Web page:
Late 1900s: Women become more health conscious and involved in professional careers; they begin to define their own unique styles of fashion. Clothing varies from jeans to pants to short and full-length skirts. Form-fitting clothes that show off a woman's figure are popular.
- Late 1800s: The arts become a popular form of entertainment. Drama, musical comedy, and vaudeville acts proliferate. Modern art and architecture reflect simplicity and realism. A movement from tradition and gentility begins.
Early 1900s: The Progressive Era begins. Artists bring social relevancy to their work. Blacks, immigrants and women contribute in unprecedented ways, breaking color, cultural, and gender barriers.
Late 1900s: Art becomes a bigger cultural presence: bigger in scope, ambition, theme, budget, and promotion. Media coverage makes all forms of art more accessible than ever before. People have more money to spend as a result of the healthy economy, and they are ready to enjoy themselves. They buy fine art and electronic gadgets; they enjoy huge film and television productions. Overall, arts and leisure of the late 1900s reflect America's obsession with wealth and success.
- Late 1800s: The United States is considered the leader in manufacturing and has the largest economy in the world.
Early 1900s: Automotive leader Henry Ford introduces the moving assembly line, which results in greater productivity, more consistent quality, higher wages for workers, and lower prices for the consumer.
Late 1900s: Advanced technology, such as computers, aid in greater information access and allow for expansion of commerce and economy.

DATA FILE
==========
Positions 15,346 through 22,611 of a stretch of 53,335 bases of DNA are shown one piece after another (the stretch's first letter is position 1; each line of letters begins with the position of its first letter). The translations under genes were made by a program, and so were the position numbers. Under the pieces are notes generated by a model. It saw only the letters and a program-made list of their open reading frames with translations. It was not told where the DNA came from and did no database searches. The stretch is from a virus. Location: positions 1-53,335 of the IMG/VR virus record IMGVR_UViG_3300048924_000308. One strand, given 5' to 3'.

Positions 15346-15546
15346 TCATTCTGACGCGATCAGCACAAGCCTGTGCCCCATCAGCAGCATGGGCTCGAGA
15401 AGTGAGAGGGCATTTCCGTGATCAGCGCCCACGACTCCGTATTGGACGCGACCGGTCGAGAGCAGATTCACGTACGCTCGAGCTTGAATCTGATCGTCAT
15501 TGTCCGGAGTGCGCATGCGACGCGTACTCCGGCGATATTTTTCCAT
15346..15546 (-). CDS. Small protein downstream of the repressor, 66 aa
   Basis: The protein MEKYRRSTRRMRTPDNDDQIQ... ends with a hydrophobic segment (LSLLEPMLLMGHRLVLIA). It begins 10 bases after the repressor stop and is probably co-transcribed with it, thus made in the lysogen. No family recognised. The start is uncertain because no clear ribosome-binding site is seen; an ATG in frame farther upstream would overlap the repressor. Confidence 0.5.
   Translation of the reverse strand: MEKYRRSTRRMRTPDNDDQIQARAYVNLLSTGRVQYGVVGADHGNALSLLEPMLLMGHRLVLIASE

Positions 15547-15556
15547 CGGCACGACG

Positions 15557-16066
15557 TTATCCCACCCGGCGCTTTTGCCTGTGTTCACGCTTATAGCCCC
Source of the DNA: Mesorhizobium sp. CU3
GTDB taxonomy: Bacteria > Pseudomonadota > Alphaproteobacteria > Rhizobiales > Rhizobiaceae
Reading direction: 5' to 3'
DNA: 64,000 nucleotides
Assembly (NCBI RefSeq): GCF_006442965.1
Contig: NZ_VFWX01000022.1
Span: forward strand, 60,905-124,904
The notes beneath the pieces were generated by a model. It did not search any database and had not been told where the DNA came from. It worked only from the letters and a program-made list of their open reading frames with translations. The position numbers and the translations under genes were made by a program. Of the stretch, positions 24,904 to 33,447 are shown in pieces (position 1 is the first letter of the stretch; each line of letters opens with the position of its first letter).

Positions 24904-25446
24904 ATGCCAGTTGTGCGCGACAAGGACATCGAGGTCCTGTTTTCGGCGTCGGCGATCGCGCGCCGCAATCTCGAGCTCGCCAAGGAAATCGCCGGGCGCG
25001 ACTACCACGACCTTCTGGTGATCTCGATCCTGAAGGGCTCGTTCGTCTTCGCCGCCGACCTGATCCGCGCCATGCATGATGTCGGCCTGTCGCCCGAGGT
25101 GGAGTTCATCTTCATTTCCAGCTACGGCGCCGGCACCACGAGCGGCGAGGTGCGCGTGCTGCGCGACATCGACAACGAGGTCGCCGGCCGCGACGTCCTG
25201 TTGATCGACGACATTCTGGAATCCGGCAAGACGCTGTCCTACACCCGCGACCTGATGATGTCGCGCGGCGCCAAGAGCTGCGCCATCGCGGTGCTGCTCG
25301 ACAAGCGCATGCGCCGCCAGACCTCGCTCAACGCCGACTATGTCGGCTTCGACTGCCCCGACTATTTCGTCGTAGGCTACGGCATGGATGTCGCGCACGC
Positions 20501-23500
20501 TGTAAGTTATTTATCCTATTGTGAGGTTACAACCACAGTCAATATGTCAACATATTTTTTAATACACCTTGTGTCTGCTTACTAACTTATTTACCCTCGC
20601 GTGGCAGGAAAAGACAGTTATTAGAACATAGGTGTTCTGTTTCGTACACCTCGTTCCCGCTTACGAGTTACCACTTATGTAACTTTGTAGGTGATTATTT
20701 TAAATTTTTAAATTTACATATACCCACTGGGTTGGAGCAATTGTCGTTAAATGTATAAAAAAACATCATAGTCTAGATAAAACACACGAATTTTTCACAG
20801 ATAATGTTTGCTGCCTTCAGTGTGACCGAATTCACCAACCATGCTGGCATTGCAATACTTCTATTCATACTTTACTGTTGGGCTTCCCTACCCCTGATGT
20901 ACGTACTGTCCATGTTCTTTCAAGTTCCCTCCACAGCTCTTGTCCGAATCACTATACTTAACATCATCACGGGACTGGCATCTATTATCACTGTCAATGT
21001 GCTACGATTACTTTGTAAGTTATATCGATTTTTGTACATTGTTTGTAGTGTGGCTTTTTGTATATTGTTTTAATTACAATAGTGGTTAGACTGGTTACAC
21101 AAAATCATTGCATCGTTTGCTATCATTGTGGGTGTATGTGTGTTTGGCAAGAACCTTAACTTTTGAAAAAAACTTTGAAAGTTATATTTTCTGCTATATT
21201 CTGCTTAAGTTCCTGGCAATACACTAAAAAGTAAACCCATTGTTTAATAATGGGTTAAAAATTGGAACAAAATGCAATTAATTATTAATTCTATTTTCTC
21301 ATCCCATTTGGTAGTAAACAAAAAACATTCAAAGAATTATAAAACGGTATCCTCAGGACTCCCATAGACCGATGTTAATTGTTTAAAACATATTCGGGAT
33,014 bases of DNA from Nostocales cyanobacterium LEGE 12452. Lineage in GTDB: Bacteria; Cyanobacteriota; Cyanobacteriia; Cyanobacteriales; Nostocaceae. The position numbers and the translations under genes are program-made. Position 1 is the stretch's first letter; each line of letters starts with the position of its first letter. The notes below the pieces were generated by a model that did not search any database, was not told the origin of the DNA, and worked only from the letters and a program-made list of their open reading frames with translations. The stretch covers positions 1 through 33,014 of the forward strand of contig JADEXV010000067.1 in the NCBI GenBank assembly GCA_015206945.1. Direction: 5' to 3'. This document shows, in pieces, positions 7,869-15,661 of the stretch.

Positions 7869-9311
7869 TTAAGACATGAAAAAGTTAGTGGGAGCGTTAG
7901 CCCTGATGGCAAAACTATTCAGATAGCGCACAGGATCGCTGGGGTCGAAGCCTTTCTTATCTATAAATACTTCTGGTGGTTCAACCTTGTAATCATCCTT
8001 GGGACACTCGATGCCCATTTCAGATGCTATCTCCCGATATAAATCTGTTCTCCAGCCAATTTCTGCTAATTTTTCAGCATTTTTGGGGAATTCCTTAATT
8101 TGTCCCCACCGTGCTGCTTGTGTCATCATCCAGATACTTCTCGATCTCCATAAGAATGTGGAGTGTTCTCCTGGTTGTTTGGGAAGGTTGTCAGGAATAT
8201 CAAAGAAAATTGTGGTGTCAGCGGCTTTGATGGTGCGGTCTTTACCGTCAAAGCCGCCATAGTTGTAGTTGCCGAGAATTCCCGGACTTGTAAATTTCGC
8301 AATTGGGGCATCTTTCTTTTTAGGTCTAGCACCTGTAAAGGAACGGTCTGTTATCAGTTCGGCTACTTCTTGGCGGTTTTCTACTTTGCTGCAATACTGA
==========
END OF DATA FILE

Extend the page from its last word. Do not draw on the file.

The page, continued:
Organized sports heralded amusement activities for the wealthy. Baseball, the most popular sport for years, was enjoyed only by upper and middle classes until 1876. After that, spectators and participants of all classes became involved in it, although it appealed more to men than to women. Women preferred croquet and bicycling. Croquet and bicycling allowed middle- and upper-class men and women to socialize. Tennis and golf appealed to the wealthy of both sexes. Football began as a sport for privileged college students but soon became as popular as baseball. Women became more involved in sports such as rowing, track, swim-ming, and basketball as a result of being exposed to these sports in college.
While sporting events drew the interest of mostly wealthy people, show business entertained the common people. As railroad travel improved, circuses reached small towns across the country and prospered. In the cities, popular drama, musical comedy, and vaudeville provided Americans with a means of escape from their daily trials.
Very early on, fashions made a statement about social status. As the times changed, though, the clothes people wore said less about them and more about changes in society. Before the Civil War, only the wealthiest people could afford finely tailored clothes; others wore hand-sewn clothes. Because of changes in the textile industry to accommodate the mass production of Civil War uniforms, however, clothing became more available and affordable to everyone. Clothing continued to indicate social status. Department stores appeared and catered to the wealthy. Chain stores, like the "five and dime," met the needs of the general public. In order to look like everyone else, poorer people bought cheap factory-made clothes. The working poor wore the first blue jeans. The wealthy, though, stood out. The men wore three-piece suits in somber colors; the women wore restrictive underclothes and elaborate dresses and hats made of bright, luxurious fabrics.
As women became increasingly involved in sports and new occupations, clothing became more comfortable and sensible. Women needed freedom to move, so Victorian-style dresses and tight corsets gave way to "shirtwaist" styles, loose undergarments, and shoes with shorter heels. No longer did plain dress indicate low socioeconomic status.